Land-use lawyers will continue to remind the Supreme Court that this process is flat wrong — even if it ultimately rejects the Givens challenge, he said.
"I don't think it's going to be the last petition they see on this issue," Thomas said.
Whether a circuit split — the holy grail for Supreme Court petitioners — exists on pipeline quick-take cases is up for debate.
In 1998, the 7th U.S. Circuit Court of Appeals ruled in Northern Border Pipeline Co. v. 86.72 Acres of Land that preliminary injunctions granting pipeline companies immediate possession of land can occur only when developers demonstrate a preexisting right to the property.
Six years later, the 4th Circuit in East Tennessee Natural Gas Co. v. Sage ruled in favor of a pipeline quick take, noting that the only failure by the company in Northern Border was its failure to first secure a condemnation order.
"That's just a made-up thing," said Jeremy Hopkins, an attorney who has worked with landowners in several immediate possession disputes.
"There's no order of condemnation that really means anything other than the court saying, 'Yes, you have a certificate from the Federal Energy Regulatory Commission.'"
Since Sage, several circuit courts have reached similar findings.
"It's like a domino effect," said landowner attorney Carolyn Elefant. "These courts are in lockstep, not considering repercussions, making the same decisions without really confronting these arguments."
Northern Border made it clear that the right to take property now is an extra right that is not granted to pipeline firms under the Natural Gas Act, Hopkins said.
"Sage has completely changed the way eminent domain is carried out because there's no incentive for the developer to work with the owner," he said.
"There's a lot more hostility," Hopkins said.
Rancor around booming efforts to build pipelines out of gas-rich Appalachia has created unusual alliances between green groups who oppose the projects on environmental grounds and landowner advocates who want developers to respect property rights.
"It is a blatant violation of the Constitution, and there's no Supreme Court authority for what the lower courts are doing," Hopkins said.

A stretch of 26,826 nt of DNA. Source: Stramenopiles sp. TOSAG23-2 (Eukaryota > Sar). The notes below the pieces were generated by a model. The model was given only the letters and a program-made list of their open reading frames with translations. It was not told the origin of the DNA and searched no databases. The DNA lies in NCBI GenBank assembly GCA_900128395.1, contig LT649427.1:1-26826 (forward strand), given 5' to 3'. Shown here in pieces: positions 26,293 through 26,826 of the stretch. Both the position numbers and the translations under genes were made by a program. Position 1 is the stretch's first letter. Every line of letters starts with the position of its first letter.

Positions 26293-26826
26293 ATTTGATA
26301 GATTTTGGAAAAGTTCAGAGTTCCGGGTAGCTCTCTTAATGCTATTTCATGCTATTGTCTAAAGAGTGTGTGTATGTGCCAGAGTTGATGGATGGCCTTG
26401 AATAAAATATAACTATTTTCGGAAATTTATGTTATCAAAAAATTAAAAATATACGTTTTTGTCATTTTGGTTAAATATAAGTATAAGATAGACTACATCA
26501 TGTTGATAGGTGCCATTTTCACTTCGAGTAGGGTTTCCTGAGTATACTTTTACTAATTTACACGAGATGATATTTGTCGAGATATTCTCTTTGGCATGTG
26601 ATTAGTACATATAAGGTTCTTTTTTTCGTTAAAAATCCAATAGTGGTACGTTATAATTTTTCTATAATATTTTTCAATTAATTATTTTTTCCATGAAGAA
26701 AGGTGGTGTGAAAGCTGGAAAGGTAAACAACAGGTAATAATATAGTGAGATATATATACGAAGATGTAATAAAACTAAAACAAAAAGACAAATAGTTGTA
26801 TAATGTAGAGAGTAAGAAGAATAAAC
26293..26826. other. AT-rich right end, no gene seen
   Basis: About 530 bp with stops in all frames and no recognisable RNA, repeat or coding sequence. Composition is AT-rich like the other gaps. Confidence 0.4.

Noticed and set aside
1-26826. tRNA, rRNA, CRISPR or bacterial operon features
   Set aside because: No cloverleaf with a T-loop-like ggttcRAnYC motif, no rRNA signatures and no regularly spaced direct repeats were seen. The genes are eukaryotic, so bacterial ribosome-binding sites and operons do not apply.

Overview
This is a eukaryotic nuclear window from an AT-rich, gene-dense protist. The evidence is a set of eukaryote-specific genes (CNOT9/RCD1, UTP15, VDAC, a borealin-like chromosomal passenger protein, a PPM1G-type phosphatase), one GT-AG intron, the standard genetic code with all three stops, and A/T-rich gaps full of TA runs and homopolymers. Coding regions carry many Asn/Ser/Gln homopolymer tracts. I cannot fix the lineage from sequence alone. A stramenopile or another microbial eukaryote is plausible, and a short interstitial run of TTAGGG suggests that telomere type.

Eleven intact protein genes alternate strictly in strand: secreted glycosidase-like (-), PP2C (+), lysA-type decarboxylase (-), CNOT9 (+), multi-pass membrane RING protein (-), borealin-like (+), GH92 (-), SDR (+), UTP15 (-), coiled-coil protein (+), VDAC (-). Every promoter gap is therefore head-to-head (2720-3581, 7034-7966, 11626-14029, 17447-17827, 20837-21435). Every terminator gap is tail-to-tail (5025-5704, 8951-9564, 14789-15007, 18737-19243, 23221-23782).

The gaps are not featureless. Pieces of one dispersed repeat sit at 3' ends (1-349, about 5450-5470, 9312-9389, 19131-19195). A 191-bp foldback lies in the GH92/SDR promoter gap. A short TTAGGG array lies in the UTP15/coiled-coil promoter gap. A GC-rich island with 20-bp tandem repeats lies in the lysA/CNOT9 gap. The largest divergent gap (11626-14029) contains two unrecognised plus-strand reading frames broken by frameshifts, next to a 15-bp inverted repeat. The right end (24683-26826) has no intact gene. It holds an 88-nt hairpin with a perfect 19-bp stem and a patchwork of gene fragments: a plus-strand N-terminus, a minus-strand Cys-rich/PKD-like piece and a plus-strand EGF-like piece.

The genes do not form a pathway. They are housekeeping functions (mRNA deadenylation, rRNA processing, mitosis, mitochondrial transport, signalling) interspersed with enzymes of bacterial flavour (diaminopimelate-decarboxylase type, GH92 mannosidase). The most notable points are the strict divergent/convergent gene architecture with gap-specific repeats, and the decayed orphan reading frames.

"The Supreme Court should correct this error," he said. "If they don't, it's going to have far-reaching implications."
Supreme Court action
Most cases that come before the Supreme Court have a roughly 1% chance at review.
But eminent domain experts were encouraged by a recent 5-4 opinion in Knick v. Township of Scott, Pa., in which the court held that property takings without payment amount to an immediate violation of the 5th Amendment (Greenwire, June 21).
"Knick has big implications for the Natural Gas Act cases because it might signal that the five justices who ruled in favor of Ms. Knick might be willing to have a deeper look into the preliminary injunction in private Natural Gas Act takings issues than the two prior certiorari denials might otherwise indicate," Thomas said.
The ruling could pave the way for a Supreme Court airing of the upcoming Givens petition, he said.
"The holding in Knick that the 5th Amendment is violated when property is taken and not paid for would worry me deeply were I a private pipeline relying on a preliminary injunction to get possession," Thomas said.
"Under Knick's rationale, that gives rise to a federal cause of action because not even the pipeline companies claim that the bonds which the injunctions require are just compensation," he said.
Attorneys for Karolyn Givens and other landowners in the Mountain Valley pipeline case will file their Supreme Court petition tomorrow.
The court will decide whether to review the case during its next term, which begins in October.